Published: Jan 1941
| ||Format||Pages||Price|| |
|PDF (444K)||24||$25||  ADD TO CART|
|Complete Source PDF (2.6M)||24||$55||  ADD TO CART|
Given a polydisperse solid-liquid system, two fundamental principles are operative in the determination of subsieve particle size distributions by sedimentation methods. (1) Stokes' law as applied to gravitational or centrifugal sedimentation gives a continuous scale of measurement for subsieve particle sizes. Inherent in its derivation are a number of assumptions. Therefore, an evaluation is made of the limitations within which sedimentation methods yield valid results. (2) The cumulative settling law applies directly to the distribution of sizes and permits a classification of gravity methods into cumulative, accurate incremental and approximate measurements. The resulting distributions are thus established for the simplest type of sedimentation, which in turn has been extensively investigated.
Analogous in many respects to Odén's tangential intercept method of gravity settling is the Romwalter and Vendl modification for beaker-type centrifugal sedimentation. With this extension of the cumulative settling law, experimental techniques are developed that employ inexpensive and readily available equipment. The requirements for absolute particle size distributions are described. Simplified procedures are given where results of relative fineness suffice and speed of measurement is the main emphasis. Included for purposes of illustration are the determinations of characteristic particle size distributions of aqueous, paint, and rubber dispersions of titanium dioxide.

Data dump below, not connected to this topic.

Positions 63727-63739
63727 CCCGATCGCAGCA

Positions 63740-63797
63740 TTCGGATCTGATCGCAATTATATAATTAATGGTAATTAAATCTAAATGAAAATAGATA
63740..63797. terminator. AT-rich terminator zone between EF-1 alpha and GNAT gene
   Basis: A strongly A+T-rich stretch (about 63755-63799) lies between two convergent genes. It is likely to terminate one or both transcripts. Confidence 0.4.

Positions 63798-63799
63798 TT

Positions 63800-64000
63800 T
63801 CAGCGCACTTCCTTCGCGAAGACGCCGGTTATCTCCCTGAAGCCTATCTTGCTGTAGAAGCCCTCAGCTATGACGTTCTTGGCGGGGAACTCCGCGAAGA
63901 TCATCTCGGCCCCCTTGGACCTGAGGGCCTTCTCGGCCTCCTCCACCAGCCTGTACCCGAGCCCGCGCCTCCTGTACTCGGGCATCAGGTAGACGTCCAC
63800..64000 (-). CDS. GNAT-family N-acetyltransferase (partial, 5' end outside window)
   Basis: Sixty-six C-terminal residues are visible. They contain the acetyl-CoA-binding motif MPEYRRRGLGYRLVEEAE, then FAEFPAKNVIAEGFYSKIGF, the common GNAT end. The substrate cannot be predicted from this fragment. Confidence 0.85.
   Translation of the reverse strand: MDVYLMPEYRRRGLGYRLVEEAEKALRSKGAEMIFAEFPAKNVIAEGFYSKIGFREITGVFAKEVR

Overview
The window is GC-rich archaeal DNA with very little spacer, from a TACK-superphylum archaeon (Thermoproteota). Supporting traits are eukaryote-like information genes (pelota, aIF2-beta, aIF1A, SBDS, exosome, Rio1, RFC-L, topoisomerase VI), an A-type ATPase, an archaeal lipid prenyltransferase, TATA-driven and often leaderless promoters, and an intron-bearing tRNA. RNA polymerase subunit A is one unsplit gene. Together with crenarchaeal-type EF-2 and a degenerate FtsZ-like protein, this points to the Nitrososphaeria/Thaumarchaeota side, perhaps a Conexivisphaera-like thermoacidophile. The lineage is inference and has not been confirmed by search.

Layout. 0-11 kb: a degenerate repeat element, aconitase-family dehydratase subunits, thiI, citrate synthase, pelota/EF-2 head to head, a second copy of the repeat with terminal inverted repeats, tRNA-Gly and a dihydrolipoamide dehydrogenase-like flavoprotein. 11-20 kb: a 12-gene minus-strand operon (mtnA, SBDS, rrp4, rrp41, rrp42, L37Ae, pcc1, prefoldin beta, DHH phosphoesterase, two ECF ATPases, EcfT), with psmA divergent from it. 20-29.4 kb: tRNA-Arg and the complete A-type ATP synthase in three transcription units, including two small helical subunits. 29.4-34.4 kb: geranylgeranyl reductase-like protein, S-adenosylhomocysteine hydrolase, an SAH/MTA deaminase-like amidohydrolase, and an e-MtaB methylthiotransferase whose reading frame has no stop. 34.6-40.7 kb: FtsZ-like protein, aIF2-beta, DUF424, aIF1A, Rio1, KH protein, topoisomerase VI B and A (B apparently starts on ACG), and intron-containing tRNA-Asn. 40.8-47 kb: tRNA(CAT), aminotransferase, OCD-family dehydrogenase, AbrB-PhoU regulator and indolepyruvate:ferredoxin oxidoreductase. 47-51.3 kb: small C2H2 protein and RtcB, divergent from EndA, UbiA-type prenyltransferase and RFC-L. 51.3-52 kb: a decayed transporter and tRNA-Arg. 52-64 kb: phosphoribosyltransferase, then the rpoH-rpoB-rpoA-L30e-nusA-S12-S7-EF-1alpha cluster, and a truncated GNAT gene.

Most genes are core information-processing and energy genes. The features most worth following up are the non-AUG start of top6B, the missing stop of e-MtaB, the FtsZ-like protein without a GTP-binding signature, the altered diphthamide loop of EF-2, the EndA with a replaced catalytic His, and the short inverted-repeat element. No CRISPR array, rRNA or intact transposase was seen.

The literature on gravitational, beaker-type centrifugal, supercentrifugal, and ultracentrifugal sedimentation is reviewed with the object of systematizing available information and pointing out the wide variety of materials that have been submitted to sedimentation analyses.
If the subject of particle size is viewed in its entirety, there is evident a dependence between the method of dispersion and the resultant particle size distribution. A recognition of this fact permits the study and control of milling processes employed in pigment manufacture. Also, in the pigmentation of aqueous or organic vehicles, disperse systems are obtained that are readily amenable to size analysis by sedimentation methods. Because of the close approach to industrial reality, the particle size measurements acquire considerable technical significance.
Martin, S. W.
Research Chemist, Titanium Division, National Lead Co., Sayreville, N. J.